Secrets in themselves are hard to keep. No one questioned it or even brought attention to it. No one brought attention to the feel in the air that they were sheep waiting before the butcher; no one whispered suspicions to each other in small groups, no one even asked any questions. But everyone slept with one eye open, sleep after sleep, hour after hour. Everyone that is, except Karkat Vantas.
The silence of the asteroid had to be what had pulled everyone’s spirits down the most. It was more than a silence though; it was so much more than just that. It was haunting and threatening, making the lab a place most of the inhabitants avoided. Stress was high and hung in the dark corners like a fog, hindering eyesight and hearing into a muffled ringing. But even in that, it was more than itself. Uncertainty seemed to become a common word, what was going to happen and when was it going to happen, and how was it going to happen. As much as everyone wanted to know the answers, no one could really come up with anything that would give them some sort of bearing in this new uncomfortable situation. It stayed quiet and hushed as Karkat kept more to himself, off in his own private quarters rather than sit with the rest of the refugees. As everyone saw it, the Cancer had more than enough on his mind with taking care of his fragile moirail. They made it a point not to bring up the Capricorn, gathering up all the stray pie tins and horns to hide them away in a spare room. There was literally no visible trace left behind by the clown. And maybe that was how they all got along, and the hallways became less quiet and a little more crowded. The humans and the trolls were getting along, as surprising as it was. But if anyone was having a hard time adjusting to the change, it had to be Karkat.
Everyone suspected it was Gamzee’s disappearance that had done it. It was a weight, an anchor that seemed to be dragging the nubby horned troll down. And really, it was painful to watch. Often Karkat and Kanaya would talk in a secluded corner, small signals of a blooming pale relationship visible to all who witnessed it. But afterwards Karkat would still hurry himself away to wherever he was hiding the clown, eyes down and a fierce scowl on his face. He was dealing with so much all on his own, and Dave would be lying if he said he didn’t want to help the troll. He himself had to deal with the death of a loved one, while Karkat had to deal with several, even the ones caused by his best friend. That had to be even worse. And as much as Dave never spoke of his brother and their past, Karkat did the same with Gamzee and their past. It was a cycle of trying to forget and never being able to. And it was sad to watch.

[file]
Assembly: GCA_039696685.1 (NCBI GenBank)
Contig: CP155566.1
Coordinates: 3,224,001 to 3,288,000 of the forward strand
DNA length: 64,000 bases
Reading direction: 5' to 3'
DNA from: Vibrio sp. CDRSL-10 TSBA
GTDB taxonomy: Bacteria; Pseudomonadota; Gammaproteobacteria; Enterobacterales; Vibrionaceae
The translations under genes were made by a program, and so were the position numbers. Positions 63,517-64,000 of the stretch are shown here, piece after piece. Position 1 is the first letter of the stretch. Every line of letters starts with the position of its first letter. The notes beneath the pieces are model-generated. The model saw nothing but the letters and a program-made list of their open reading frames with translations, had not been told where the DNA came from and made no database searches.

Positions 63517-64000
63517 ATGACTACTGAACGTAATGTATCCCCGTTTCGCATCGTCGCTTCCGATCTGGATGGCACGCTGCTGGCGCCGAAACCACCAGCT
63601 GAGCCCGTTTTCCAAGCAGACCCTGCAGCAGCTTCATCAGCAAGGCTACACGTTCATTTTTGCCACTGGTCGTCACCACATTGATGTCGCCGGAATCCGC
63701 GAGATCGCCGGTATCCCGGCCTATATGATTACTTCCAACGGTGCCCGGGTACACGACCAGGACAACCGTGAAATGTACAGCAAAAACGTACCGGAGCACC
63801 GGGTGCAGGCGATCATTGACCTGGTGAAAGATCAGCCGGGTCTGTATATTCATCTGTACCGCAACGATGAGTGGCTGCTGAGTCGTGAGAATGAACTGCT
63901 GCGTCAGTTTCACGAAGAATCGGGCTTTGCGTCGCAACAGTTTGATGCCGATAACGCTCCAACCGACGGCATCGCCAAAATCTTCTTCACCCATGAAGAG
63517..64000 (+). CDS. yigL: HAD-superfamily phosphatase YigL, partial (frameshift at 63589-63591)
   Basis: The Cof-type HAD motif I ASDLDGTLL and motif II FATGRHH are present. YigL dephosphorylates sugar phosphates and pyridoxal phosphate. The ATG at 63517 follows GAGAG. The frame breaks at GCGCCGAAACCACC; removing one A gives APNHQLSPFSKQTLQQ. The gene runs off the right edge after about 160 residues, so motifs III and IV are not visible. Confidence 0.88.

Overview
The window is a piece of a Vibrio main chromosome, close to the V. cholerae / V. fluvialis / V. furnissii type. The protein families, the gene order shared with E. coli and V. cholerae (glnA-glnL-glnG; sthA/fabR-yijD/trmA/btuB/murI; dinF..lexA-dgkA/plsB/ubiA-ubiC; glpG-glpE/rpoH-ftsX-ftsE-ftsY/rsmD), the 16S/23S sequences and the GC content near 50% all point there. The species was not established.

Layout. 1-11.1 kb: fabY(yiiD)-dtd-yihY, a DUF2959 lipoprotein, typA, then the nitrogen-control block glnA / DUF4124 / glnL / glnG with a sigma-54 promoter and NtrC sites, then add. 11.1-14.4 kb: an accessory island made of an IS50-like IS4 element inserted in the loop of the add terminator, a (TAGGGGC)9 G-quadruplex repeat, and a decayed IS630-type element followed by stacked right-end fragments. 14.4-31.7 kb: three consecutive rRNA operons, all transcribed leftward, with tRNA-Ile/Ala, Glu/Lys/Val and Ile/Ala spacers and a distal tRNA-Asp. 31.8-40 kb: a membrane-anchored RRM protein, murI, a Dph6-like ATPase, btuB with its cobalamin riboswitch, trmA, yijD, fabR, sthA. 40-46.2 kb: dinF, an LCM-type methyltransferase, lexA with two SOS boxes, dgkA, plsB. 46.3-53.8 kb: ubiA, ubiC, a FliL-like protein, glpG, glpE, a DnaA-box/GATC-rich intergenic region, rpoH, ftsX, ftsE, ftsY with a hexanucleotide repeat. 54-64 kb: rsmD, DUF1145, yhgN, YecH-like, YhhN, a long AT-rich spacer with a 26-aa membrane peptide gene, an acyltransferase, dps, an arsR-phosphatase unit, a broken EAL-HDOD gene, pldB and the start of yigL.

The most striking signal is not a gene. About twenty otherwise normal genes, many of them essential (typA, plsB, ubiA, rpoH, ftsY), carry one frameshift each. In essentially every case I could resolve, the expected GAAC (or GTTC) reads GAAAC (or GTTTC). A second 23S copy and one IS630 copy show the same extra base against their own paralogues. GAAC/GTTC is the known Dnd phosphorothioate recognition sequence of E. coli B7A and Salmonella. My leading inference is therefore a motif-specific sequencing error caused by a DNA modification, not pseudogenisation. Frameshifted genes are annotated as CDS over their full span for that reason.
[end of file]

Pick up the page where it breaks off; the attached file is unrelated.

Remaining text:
One day he made the mistake of trying to follow the troll. He was curious, more so than he probably should, but he couldn’t help it. He wanted to help, but had no idea how to vocalize his wishes. Karkat had caught him sneaking behind relatively quickly, and that earned the human a black eye and a split lip. He never tried to follow Karkat again, and as Kanaya explained, this was a delicate situation. All they could do was wait and watch. This, in Dave’s opinion, was out of the question.
A little more than a year passed and the only thing that seemed to have Karkat coming back to the group was Terezi. Dave could practically see the pining in his eyes as the human and the female troll invented their own little world of cans and shitty drawings, making up the rules of the town and the justice system as they went. It wasn’t exuberant but it wasn’t mediocre. It was a game, something to pass and bide their time. But the tense air remained, mingled and muffled their words, clouded their minds and their thoughts. It wasn’t perfect, but it was the closest thing they had to comfort. As they tried to pull closer, they seemed to be falling apart just as quickly. Both he and the Cancer had been rejected in their feelings of redrom and for more than a few weeks, Karkat was inconsolable. Terezi hadn’t chosen either of the males battling for her attention, and while Dave thought he would be heartbroken, here he was and he didn’t feel a thing. His heart hadn’t been ripped to shreds, and if anything; he felt happy. He and Terezi continued on with their games, and Karkat kept his distance, eyes narrowed and face glowering.